Big dreams in a small space

Big dreams in a small space

Apr 01, 2004

When clients visit Animal Health Center at Weston in Fort Lauderdale, Fla., no room is off limits. And to emphasize that philosophy, only clear glass doors separate the client, treatment, surgery, and kennel areas. "We're proud of our facility and we find that clients really appreciate the open atmosphere," says owner Dr. Miguel Cordova. "The clear glass doors give visual access to our backstage activities and reinforce clients' perception of the high-quality medicine and care we provide. In fact, we're so proud of our facility that we give all of our first-time clients a tour."

The use of glass in different rooms makes the practice seem larger and more open, too. Which is a good thing, considering the practice measures only 2,600 square feet. And Dr. Cordova obviously employed these treatments well. His hospital was chosen as the Best Small Hospital in the 2004 Veterinary Economics Hospital Design Competition, a category open to hospitals that measure 3,500 square feet or smaller.

The hospital occupies half of this 5,200-square-foot Spanish-style building. City regulations limit signage to the front wall of the building. No logos or outside signs are allowed. The building faces the main street for high visibility.
Paving the way Dr. Cordova, a 1992 graduate of Louisiana State University, put in 10 years as an associate at various practices. And he'd hoped to buy into a practice someday. But fortunately, the deal he had been negotiating fell through, forcing Dr. Cordova to take the opportunity to break out on his own. "For a few years my wife and I were contemplating opening a practice," says Dr. Cordova. "This seemed like the right time to break out, so with her encouragement, I started looking for a location in a developing city nearby."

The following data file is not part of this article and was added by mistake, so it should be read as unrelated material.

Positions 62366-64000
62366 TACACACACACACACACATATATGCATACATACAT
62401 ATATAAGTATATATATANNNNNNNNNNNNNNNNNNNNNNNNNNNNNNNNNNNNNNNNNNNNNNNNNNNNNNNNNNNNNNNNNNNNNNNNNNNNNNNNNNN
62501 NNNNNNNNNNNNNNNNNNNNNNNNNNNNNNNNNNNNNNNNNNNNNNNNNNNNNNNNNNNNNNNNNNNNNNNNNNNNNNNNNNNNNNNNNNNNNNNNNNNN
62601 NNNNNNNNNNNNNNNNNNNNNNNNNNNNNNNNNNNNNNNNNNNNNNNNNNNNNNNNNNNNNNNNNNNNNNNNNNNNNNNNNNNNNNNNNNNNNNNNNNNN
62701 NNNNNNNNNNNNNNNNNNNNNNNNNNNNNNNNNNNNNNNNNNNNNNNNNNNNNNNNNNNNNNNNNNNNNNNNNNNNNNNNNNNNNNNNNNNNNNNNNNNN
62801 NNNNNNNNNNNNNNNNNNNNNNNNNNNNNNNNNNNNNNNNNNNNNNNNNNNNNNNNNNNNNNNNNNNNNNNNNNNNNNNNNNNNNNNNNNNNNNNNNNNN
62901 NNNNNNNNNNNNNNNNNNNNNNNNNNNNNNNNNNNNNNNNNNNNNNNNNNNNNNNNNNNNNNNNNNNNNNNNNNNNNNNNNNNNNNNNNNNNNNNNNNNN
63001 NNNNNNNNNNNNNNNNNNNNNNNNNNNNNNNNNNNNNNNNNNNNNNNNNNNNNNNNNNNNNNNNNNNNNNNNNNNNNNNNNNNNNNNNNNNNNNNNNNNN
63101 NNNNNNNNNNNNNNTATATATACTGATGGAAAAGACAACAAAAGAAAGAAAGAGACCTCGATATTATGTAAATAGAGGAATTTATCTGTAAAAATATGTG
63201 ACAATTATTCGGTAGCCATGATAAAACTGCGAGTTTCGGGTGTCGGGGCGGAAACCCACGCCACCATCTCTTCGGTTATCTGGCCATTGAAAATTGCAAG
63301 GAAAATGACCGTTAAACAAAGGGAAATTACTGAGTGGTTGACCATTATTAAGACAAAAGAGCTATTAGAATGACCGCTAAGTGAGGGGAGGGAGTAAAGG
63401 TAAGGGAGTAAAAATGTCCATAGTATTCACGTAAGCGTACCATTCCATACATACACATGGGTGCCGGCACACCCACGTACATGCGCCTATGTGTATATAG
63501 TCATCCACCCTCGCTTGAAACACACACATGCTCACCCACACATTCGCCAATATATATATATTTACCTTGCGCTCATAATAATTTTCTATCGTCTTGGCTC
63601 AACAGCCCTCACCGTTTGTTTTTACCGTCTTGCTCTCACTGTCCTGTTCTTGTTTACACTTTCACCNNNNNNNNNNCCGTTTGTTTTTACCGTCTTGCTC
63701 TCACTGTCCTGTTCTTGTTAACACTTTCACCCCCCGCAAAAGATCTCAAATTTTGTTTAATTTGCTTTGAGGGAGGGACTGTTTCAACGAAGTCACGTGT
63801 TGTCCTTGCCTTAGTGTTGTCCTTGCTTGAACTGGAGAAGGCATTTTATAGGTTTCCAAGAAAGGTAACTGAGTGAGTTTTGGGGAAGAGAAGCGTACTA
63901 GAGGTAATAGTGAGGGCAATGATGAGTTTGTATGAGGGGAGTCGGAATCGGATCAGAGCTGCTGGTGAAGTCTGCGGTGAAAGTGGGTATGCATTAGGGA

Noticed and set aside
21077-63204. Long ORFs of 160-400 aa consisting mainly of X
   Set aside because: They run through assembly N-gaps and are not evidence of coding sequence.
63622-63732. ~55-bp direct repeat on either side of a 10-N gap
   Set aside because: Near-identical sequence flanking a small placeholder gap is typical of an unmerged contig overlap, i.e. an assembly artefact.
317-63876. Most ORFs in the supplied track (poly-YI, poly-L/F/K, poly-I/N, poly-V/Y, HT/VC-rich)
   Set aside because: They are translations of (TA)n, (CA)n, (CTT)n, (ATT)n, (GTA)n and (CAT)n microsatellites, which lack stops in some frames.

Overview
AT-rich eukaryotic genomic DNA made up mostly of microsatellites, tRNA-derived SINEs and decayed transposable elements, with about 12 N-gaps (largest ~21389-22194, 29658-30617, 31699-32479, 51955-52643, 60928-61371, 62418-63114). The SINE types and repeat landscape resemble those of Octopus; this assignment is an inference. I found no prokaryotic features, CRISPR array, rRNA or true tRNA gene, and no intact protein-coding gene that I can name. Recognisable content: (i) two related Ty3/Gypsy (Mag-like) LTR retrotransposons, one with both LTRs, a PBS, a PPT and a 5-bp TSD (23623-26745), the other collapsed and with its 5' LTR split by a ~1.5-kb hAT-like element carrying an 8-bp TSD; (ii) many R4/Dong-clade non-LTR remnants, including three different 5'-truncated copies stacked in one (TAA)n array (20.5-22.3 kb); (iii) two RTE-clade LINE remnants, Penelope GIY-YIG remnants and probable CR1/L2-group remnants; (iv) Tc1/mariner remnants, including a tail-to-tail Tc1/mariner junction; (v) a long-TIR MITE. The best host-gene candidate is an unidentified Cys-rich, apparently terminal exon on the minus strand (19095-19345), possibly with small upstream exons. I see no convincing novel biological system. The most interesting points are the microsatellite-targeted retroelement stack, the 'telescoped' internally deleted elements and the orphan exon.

While continuing to work as an associate, Dr. Cordova met with his architect, Manny Gutierrez, and set the ball in motion. In a city with few good commercial sites available and no land open for a freestanding building, he eventually found space at the Weston Medical and Professional Campus, a complex of 17 buildings owned by or subleased to non-retail tenants. Dr. Cordova bought two bays near the entrance to the complex with visibility from the main street.

Dr. Cordova purposely chose white cabinets in the lab and throughout. "I wanted any spot of dirt to show and be cleaned immediately," he says.
Six months later, he told his employers he was leaving, and three months after that he was in his own building. "My employers took the news fairly well," says Dr. Cordova. "I think they understood that I had to look out for my future and for my family, and they saw this as a good step for me."

Dr. Cordova considered his experiences in previous facilities when deciding what to include in his new practice. So putting noise and odor control at the top of the list was a no-brainer. One strategy: Dr. Cordova and his architect formulated a plan that put at least three doors between the reception area and the dog ward at the back of the building. Good ventilation, with fans in the kennel, isolation, cat boarding, developer, staff lounge, and exam rooms, helps exhaust odors.